Skip to content ↓
  • ""

Word of the Week


The word of the week for the week commencing 31st October is – Neutralise

Meaning - make (something) ineffective by applying an opposite force or effect

Example - impatience at his frailty began to neutralize her fear

The word of the week is designed to enlarge and enrich our vocabulary.  We should all try to use this word at some point during the week. Previous examples of the word of the week are summarised below:

Word Definition Example
A person or thing that is the direct opposite of someone or something else
The antithesis highlights the conflict in society
A person's moral sense of right and wrong, viewed as acting as a guide to one's behaviour
His conscience prevented him from carrying out the act
An act of speaking one's thoughts aloud when by oneself or regardless of any hearers, especially by a character in a play
Romeo's soliloquy betrays his true feelings
Persuade (an unwilling person) to do something by using force or threats
Persuade (an unwilling person) to do something by using force or threats
A phrase containing two or more contradictory words
There was a deafening silence
The leading character or one of the major characters in a play, film, novel, etc.
The novel's main protagonist is an American intelligence officer
A prolonged and bitter quarrel or dispute
His long standing feud with Universal Pictures
A feeling of excitement, happiness, or elation
When we think about the summer holidays we are left with a sense of exhilaration!
Showing a disinterested and selfless concern for the well-being of others; unselfish
It was an entirely altruistic act
Extremely idealistic; unrealistic and impractical
The project is vast and quixotic
Sending out light; shining or glowing brightly
A bird with radiant green and red plumage
Unnecessary, especially through being more than enough
The purchaser should avoid asking for superfluous information
A statement that seems to contradict itself but may nonetheless be true
The statement "I never tell the truth" is a paradox
Open to more than one interpretation; not having one obvious meaning
Her words are often ambiguous
A general notion or idea
The concept of free will
Existing in thought or as an idea but not having a physical or concrete existence
Abstract concepts such as love or beauty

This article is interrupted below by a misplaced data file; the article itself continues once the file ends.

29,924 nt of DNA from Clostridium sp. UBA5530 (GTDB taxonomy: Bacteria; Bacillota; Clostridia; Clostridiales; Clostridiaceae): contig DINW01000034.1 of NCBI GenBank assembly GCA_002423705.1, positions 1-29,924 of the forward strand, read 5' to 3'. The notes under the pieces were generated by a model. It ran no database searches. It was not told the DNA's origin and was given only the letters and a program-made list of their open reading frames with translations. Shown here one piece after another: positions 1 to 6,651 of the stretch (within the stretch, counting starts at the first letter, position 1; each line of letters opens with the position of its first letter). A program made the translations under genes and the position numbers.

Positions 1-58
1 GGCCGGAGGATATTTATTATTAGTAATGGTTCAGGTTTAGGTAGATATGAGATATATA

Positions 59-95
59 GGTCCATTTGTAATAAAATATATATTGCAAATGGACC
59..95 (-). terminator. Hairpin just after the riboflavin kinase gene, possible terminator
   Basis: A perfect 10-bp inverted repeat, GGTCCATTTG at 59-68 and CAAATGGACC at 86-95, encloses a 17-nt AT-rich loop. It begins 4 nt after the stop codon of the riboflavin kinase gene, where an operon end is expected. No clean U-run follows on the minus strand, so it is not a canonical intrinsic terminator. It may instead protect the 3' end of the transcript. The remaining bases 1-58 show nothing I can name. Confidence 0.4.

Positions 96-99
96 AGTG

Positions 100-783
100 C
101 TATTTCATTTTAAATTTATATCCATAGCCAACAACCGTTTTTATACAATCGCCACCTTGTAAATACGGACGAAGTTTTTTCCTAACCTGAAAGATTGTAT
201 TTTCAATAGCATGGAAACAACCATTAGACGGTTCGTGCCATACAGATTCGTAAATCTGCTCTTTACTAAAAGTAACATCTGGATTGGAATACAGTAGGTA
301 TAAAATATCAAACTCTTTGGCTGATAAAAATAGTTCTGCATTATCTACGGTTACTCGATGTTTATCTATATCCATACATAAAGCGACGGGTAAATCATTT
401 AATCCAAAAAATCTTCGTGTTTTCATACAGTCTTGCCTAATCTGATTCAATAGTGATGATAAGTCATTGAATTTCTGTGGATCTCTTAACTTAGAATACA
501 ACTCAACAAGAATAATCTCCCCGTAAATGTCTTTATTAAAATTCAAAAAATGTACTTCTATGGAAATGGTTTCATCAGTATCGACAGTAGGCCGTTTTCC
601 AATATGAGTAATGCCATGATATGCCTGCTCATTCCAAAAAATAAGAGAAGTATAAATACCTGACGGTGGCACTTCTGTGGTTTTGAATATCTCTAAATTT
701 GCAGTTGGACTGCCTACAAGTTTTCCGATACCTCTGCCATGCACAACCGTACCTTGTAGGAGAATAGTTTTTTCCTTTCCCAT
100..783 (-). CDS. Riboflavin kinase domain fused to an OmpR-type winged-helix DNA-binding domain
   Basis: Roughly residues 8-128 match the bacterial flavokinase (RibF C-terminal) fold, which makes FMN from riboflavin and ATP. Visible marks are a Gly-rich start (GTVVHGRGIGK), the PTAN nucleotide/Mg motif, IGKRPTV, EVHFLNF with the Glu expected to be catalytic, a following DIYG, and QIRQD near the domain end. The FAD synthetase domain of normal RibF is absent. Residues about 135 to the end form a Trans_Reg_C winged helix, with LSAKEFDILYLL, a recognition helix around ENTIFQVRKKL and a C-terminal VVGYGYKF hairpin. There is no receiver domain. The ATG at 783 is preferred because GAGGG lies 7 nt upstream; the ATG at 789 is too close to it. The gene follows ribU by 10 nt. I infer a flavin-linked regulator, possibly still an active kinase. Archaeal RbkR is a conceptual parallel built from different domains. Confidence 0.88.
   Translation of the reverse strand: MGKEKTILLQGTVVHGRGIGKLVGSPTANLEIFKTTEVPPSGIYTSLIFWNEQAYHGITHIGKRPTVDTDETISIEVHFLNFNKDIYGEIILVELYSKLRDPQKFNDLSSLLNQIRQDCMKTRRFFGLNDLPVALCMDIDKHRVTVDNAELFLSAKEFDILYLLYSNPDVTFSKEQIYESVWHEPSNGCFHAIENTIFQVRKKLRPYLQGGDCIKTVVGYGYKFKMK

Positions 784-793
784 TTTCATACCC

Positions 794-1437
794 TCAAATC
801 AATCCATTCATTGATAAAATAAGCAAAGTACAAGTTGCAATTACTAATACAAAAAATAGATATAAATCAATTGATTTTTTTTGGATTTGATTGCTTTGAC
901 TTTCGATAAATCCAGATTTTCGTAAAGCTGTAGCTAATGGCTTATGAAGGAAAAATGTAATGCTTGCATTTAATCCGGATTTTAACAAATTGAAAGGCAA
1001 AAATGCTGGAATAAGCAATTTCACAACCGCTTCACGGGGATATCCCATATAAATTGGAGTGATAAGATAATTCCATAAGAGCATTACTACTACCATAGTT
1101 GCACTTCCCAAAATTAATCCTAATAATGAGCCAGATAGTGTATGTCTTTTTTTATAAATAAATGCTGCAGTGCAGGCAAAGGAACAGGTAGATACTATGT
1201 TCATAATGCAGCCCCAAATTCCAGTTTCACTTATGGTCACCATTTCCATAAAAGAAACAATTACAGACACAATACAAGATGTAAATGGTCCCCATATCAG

Including or dealing with all or nearly all elements or aspects of something
A comprehensive list of sources
The highest legislature, consisting of the Sovereign, the House of Lords, and the House of Commons
The Secretary of State will lay the proposals before Parliament
To force upon or impose something unnecessary or unwelcome
She had no desire to have an elderly relative foisted on her
A plan for carrying out a process or procedure, giving lists of intended events and times
We have drawn up a schedule of events
Providing psychological relief through the open expression of strong emotions
Crying is a cathartic release
Persuade someone gradually or gently to do something
The trainees were coaxed into doing boring work
Requiring considerable time and effort
Years of laborious training
1. Unwillingness to accept views, beliefs, or behaviour that differ from one's own.
2. An inability to eat a food or take a medicine without adverse effects
1. The struggle against intolerance and bigotry
2. Young children with lactose intolerance
Splendid and expensive-looking
The banquet was a sumptuous meal
A movement or series of moves requiring skill and care
Snowboarders performed daring manoeuvres on the slopes
Showing smug or uncritical satisfaction with oneself or one's achievements
You can't afford to be complacent about security
Make (someone) feel isolated or estranged
It is an urban environment which would alienate its inhabitants
A person or thing that is mysterious or difficult to understand
She remained an enigma to him
A person's moral sense of right and wrong, viewed as acting as a guide to one's behaviour
His conscience prevented him from carrying out the act